Painted Prairie’s parks project leader, Diane Lipovksy describes her vision for the park system at Painted Prairie in this essay on the inspiration, design, and details of High Prairie Park.
Life on the Prairie. The beautiful, subtle, serene, and enigmatic prairie. It is so different from where I grew up, in the green urban woodlands of the East Coast, and perhaps it is the contrast that I saw when I came here that made it seem that much more beautiful to me: the open vistas, the clear blue skies, and electric sunsets, the texture of the grasses, the smattering of trees that signal a precious water source. The promise of those wild Rocky Mountains that have drawn people across the prairie for hundreds of years.
When we began work on the park system for Painted Prairie, we wanted to create truly special open spaces for the future residents here, spaces that celebrate this historic prairie setting while providing the communal amenities that really draw and anchor people today We see the parks as the living rooms for the people of Painted Prairie — the central social spaces at the heart of the community that people want to visit again and again. We wanted to create beloved outdoor park spaces where neighbors can meet and gather, to set up green connections that foster healthy movement, and to carve out unique spots where children from 0 to 100 can play outside, in nature, and just relish in the pure joy of childhood.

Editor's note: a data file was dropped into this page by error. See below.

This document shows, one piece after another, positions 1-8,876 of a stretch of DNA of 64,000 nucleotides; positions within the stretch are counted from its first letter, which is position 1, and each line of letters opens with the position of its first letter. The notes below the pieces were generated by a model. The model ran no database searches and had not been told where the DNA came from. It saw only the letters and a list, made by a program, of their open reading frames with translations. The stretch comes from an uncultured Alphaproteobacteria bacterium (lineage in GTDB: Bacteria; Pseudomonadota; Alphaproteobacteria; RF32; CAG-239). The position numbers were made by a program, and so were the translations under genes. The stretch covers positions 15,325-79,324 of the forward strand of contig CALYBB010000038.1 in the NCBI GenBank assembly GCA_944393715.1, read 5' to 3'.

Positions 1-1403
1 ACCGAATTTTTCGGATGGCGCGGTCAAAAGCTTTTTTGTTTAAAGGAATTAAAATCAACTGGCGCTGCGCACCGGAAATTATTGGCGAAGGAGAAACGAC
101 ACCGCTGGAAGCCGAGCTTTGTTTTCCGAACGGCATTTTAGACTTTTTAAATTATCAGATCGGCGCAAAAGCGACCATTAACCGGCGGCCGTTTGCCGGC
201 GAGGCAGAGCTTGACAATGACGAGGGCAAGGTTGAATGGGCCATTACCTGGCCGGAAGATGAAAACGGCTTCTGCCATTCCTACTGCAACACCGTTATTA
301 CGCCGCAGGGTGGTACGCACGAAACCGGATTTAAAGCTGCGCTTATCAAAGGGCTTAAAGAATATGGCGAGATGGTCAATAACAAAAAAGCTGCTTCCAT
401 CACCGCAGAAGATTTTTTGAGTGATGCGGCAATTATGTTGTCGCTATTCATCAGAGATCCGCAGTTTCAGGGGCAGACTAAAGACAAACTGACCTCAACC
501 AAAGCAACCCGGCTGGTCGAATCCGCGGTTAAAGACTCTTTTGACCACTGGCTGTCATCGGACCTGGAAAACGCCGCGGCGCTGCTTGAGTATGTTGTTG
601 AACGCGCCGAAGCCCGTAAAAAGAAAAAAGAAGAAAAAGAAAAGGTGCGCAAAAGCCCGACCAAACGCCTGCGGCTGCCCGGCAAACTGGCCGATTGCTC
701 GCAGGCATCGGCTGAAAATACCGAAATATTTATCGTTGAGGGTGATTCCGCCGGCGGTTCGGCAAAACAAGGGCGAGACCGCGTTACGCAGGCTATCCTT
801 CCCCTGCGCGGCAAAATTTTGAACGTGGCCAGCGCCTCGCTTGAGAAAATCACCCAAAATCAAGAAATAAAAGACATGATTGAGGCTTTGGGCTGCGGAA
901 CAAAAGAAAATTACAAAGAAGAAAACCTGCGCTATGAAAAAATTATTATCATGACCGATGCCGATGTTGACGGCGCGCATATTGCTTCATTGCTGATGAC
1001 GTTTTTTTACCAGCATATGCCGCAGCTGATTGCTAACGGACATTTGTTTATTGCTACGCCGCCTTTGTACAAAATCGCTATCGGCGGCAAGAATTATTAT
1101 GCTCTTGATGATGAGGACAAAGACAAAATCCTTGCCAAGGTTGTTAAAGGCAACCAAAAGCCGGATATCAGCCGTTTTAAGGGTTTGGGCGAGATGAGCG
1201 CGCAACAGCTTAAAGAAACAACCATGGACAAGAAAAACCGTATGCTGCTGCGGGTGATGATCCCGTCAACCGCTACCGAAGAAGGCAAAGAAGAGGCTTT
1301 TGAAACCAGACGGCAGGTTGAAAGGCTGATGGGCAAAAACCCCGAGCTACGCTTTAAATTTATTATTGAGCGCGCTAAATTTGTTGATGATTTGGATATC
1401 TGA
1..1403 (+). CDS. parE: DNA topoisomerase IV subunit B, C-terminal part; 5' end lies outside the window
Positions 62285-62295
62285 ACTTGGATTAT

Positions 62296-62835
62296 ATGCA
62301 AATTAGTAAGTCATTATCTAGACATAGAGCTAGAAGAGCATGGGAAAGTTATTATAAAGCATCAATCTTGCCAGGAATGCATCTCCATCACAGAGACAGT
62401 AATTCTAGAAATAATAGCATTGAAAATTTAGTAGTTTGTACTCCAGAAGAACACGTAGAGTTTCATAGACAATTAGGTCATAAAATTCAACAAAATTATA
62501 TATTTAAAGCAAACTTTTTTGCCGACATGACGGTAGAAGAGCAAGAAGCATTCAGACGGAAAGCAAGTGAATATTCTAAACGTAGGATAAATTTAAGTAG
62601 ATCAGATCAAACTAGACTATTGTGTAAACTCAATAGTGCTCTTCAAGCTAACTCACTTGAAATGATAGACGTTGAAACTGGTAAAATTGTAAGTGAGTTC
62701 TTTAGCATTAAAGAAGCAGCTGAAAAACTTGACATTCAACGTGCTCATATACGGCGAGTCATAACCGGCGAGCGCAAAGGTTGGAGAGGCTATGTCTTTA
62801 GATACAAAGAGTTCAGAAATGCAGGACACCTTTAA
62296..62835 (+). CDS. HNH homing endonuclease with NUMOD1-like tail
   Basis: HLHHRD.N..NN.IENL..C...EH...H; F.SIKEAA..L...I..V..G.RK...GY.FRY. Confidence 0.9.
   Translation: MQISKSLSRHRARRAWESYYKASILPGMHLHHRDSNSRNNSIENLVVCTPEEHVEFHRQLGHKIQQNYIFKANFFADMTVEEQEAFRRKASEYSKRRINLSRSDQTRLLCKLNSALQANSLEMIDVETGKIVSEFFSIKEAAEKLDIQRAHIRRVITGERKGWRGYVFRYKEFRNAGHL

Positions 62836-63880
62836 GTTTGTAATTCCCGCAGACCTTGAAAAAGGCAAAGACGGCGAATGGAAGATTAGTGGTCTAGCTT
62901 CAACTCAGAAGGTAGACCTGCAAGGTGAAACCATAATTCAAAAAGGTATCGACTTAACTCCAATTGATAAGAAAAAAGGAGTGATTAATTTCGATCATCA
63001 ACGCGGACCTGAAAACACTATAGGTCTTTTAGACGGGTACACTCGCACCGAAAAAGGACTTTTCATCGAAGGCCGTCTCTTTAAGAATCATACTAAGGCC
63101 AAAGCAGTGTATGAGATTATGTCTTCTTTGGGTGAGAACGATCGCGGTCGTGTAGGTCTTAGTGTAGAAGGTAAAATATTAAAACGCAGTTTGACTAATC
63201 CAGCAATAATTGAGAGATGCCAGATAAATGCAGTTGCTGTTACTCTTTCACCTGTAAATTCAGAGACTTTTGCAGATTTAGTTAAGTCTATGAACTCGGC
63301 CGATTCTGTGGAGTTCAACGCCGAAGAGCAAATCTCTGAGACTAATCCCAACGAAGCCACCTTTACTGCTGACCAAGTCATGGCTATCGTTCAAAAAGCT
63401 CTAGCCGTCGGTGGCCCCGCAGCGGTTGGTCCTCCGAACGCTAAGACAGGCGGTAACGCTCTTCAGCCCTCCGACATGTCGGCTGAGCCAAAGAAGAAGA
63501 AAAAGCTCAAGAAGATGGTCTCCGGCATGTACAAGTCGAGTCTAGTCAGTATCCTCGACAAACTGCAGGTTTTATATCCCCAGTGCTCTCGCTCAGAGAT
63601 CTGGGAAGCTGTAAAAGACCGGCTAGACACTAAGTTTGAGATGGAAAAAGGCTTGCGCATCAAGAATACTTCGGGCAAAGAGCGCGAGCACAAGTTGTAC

Our inspirations for the big neighborhood park were many, including that gorgeous setting, its position at the natural high point of the landscape, and the panoramic views to the mountains. But one inspiration that really struck a chord for everyone throughout the process was Harvey Dunn’s stunning painting “The Prairie is My Garden.” The image of this homesteading woman, standing proud, strong and mighty with her children on the prairie backdrop reminds us of the fortitude required to live here before the great industrial revolution tamed the land and its waters. The colors and textures of the plants, the breeze, the electric sky are all elements we have tried to capture and enhance for people to discover in the neighborhood park. The other great source of inspiration is that very industrial of inventions, the irrigation pivot. At a full quarter-mile radius, this workhorse of modern engineering was what made these lands arable for people to live here and sustain its people. We have tried to capture that precision and that entrepreneurial spirit here at the park.
This is Painted Prarie, so we really tried to evolve the design of the park like a painting. Our first big move was to really celebrate the high point and those views, so we developed the promenade walk along that natural ridge facing Long’s Peak. In fact, the entire community was designed around keeping this natural ridge intact and making it part of the public space. We saw the promenade as a real concentration of outdoor rooms where most people will be gathering for their neighborhood barbecues, playing lawn games and sipping coffee when they run into a new friend. And the client as so committed to making this park one of the best and coolest in the Front Range, so we really tricked out the promenade rooms. The part I am most excited to see full of people is the naturalized arroyo play area. Descending 12 feet below the promenade and packed full of native Gambel oaks, little leaf mountain mahogany, native sandstone slopes, and featuring two custom concrete slides, we really see this place as an unbelievable chance for kids to go wild outside.